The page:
Derivative Action Slams Apple Over ‘Batterygate’ Scandal Stock Drop

(CN) – Tech giant Apple Inc. faces a shareholder derivative complaint after the company’s share value dropped significantly due to dwindling sales of iPhones after a phone software “fix” slowed down older models to push consumers into purchasing newer models.

The complaint was filed by lead plaintiff Terrence Zehrer in the Northern District Court of California and alleges that older iPhone models began to shut down unexpectedly in 2016.

The issue was caused by aging batteries which could have been simply replaced, but the company engaged in a scheme to offer a “fix” which, in reality, only slowed the older models’ performance in an attempt to drive new sales, according to the complaint. When Apple’s plan was exposed to the public it became known as the “Batterygate” scandal.

Independent investigations of Apple in 2017 revealed the company deliberately caused slowdowns in older iPhone models through iOS updates. In late 2017, Apple eventually admitted to intentionally slowing the performance after facing severe consumer outrage.

Since the nature of the phones’ issues were the battery, after Apple’s alleged scheme was exposed, the company offered a discount on replacement batteries to resolve the issue and offered customers a battery replacement program.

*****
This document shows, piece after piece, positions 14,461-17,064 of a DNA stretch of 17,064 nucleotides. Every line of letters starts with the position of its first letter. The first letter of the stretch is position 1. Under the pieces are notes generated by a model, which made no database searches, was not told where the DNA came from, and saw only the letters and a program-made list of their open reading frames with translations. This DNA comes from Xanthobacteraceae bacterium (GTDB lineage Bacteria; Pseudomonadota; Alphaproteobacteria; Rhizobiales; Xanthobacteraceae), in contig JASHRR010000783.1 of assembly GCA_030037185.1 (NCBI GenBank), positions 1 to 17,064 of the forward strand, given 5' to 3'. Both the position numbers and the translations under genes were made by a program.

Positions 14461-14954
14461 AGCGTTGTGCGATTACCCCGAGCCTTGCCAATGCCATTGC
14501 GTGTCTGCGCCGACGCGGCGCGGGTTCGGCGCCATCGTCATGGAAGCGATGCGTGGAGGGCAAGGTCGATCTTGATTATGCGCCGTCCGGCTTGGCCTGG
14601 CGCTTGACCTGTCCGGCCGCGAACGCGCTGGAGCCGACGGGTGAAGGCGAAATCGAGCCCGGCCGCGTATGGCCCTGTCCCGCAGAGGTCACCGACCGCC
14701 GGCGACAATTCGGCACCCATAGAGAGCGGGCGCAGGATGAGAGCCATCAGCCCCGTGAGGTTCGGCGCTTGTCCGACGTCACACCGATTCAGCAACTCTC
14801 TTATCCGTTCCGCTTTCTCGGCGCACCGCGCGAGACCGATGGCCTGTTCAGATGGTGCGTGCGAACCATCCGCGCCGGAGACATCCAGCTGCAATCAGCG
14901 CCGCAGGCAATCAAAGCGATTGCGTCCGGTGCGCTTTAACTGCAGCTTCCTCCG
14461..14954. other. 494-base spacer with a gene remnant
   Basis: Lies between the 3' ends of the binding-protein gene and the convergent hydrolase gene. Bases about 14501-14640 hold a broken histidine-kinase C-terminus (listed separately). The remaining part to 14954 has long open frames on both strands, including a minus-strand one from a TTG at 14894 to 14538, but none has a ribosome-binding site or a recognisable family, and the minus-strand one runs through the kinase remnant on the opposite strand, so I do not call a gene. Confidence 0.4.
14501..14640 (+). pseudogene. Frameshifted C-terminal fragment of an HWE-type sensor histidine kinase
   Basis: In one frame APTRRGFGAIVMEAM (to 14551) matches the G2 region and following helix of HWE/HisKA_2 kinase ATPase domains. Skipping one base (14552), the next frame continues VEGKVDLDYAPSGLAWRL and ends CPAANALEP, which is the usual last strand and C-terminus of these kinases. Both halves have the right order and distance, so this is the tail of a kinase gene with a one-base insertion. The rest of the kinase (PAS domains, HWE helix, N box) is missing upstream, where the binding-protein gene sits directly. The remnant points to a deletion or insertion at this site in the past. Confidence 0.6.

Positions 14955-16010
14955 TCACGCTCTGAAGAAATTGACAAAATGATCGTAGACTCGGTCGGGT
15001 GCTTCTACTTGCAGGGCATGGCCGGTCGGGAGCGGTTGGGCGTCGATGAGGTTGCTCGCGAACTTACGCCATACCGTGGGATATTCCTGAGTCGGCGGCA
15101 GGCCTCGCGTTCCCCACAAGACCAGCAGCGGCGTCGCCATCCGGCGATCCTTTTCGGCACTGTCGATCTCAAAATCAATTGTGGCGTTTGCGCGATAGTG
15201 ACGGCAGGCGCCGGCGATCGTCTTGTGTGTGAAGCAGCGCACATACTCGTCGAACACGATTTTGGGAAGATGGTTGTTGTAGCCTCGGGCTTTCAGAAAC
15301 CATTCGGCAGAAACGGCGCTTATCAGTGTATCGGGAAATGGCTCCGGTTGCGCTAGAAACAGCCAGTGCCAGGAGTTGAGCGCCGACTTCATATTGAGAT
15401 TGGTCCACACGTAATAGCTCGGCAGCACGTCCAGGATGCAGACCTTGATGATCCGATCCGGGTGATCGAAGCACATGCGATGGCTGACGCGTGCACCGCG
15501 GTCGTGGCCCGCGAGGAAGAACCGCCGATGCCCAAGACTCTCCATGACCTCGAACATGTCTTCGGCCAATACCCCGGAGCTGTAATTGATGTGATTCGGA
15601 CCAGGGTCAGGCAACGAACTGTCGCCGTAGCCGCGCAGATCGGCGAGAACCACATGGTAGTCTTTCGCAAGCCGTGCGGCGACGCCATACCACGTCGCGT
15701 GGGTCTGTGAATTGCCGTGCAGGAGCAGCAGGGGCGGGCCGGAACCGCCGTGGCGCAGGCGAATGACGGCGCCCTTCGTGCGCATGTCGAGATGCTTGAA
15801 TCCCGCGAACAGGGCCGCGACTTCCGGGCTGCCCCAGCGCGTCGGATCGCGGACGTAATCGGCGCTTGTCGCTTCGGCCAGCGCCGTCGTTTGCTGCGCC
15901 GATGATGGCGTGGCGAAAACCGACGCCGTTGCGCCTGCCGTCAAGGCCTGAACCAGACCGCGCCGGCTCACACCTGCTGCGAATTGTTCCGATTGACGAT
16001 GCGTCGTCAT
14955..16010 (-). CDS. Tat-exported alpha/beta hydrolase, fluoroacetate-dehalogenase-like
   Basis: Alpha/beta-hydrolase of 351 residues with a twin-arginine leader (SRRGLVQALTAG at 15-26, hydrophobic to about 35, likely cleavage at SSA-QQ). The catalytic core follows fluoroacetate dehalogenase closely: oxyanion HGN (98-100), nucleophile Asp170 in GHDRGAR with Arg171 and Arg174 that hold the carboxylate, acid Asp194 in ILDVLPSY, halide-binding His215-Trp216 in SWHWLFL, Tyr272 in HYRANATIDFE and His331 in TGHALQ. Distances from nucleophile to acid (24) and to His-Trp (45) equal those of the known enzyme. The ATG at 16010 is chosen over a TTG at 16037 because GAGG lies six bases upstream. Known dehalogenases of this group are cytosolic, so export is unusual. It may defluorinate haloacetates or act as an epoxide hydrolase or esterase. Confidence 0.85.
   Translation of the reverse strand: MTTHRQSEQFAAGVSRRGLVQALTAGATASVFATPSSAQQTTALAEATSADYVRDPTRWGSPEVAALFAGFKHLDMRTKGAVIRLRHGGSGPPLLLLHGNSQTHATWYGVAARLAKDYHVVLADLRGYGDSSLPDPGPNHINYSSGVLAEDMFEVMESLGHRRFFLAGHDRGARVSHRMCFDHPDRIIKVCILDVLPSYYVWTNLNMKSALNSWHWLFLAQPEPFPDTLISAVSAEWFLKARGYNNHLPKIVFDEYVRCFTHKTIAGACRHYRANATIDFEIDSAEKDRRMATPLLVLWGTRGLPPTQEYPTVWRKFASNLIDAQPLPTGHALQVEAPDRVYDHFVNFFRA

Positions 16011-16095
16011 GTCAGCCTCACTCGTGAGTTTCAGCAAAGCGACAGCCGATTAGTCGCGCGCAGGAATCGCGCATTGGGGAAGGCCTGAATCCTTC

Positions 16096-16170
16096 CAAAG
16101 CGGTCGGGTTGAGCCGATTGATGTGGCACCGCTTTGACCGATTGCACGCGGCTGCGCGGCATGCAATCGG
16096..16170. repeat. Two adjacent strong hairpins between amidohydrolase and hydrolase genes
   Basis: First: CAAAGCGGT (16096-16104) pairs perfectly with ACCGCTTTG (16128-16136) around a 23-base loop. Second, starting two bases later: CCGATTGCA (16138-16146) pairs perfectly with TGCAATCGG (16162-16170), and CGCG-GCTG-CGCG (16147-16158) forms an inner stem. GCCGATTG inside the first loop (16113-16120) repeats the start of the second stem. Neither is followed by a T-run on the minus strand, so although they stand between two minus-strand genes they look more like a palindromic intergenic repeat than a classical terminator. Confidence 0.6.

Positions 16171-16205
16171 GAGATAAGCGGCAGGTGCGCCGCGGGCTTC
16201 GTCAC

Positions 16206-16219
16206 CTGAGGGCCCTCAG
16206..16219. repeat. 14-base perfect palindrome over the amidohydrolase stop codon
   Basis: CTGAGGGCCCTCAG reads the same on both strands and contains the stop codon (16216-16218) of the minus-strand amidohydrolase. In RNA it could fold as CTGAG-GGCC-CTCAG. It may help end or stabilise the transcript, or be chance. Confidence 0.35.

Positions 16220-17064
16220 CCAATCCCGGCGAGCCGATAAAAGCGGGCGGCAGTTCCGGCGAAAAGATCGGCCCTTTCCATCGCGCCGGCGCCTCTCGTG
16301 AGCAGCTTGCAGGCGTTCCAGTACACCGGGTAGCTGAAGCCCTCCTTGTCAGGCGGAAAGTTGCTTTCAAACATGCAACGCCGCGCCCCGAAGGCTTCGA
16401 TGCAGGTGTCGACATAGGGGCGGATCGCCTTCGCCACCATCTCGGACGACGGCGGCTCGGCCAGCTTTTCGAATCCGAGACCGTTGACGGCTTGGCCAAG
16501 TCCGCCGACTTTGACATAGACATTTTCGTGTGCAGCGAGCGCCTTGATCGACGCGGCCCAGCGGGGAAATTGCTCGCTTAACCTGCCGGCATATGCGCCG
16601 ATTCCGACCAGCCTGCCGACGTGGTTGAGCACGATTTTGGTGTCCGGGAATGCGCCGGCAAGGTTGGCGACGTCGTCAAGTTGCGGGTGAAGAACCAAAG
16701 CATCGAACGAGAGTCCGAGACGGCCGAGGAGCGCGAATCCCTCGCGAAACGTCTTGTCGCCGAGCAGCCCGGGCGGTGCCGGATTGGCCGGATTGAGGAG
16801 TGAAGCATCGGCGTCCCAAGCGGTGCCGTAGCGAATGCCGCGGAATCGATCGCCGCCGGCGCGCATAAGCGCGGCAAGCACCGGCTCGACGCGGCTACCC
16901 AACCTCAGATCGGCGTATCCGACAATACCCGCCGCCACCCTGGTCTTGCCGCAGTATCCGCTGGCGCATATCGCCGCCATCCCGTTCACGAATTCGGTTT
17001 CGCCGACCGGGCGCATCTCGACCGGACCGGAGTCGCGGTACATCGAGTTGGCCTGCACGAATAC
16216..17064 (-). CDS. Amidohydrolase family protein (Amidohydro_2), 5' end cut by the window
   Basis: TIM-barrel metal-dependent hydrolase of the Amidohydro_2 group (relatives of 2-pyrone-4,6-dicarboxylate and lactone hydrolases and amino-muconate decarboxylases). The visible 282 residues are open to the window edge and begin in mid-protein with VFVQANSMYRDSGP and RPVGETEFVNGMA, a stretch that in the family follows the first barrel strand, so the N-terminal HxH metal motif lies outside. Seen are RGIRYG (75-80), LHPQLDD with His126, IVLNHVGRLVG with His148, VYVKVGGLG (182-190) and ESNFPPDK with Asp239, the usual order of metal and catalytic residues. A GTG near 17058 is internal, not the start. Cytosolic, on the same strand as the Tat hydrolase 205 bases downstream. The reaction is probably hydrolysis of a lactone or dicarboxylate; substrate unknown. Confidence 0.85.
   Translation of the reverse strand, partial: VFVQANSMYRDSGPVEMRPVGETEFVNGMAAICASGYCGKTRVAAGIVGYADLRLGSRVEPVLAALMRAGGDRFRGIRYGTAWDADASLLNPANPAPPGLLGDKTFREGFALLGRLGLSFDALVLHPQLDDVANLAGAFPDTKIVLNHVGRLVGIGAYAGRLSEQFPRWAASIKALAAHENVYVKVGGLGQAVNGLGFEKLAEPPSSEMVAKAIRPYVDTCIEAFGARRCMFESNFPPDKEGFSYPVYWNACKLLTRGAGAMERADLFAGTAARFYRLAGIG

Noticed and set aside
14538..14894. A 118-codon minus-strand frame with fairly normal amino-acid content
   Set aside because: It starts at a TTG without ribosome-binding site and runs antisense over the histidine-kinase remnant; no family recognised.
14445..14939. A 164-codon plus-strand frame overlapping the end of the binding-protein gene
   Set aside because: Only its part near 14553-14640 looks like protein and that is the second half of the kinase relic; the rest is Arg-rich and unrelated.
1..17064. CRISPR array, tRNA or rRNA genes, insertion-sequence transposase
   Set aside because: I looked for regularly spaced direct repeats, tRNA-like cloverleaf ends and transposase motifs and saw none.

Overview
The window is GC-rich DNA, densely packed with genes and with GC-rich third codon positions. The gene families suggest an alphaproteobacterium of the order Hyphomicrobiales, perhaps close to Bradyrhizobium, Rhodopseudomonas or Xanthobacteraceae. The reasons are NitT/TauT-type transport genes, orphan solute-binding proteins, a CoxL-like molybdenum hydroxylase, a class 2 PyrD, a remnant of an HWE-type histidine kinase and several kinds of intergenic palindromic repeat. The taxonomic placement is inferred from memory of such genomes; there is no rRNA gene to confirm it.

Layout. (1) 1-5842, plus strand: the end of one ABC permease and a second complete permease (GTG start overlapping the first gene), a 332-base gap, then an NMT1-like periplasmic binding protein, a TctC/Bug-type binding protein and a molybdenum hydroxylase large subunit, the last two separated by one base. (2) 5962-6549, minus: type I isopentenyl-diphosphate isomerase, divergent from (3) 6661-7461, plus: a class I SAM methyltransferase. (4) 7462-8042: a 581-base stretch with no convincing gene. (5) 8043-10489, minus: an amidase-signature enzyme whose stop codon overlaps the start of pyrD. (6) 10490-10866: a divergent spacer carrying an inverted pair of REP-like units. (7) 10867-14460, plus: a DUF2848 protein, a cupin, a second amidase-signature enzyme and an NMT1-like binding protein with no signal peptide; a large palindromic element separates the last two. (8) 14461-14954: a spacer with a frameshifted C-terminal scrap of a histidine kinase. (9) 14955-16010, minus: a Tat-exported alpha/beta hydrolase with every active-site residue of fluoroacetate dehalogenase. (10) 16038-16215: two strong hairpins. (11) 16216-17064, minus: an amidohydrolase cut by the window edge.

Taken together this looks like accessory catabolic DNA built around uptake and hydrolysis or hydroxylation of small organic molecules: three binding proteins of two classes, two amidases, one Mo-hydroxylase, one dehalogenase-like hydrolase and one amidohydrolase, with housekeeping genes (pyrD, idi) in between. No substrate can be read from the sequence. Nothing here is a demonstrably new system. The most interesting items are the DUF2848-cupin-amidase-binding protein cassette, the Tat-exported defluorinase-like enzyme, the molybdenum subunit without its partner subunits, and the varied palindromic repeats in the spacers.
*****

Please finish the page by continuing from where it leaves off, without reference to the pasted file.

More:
Following a lengthy series of class action litigation, Apple announced in a public release that sales of newer model iPhones were down due to the battery replacement program.

After Apple exposed the drop in iPhone sales, Apple’s stock followed with shares dropping 10 percent or $15.73 per share which wiped out nearly $74 billion in market capitalization in one day. The share value plummet prompted at least two other federal securities class action lawsuits.

The complaint claims that Apple’s scheme damaged the company and exposed Apple to significant liability and alleges the company engaged in breaches of fiduciary duties, waste of corporate assets and unjust enrichment.

Zehrer is represented by Brian J. Robbins, Craig W. Smith, Ashley R. Rifkin and Steven R. Wedeking of Robbins Arroyo LLP out of San Diego, CA.

Exit mobile version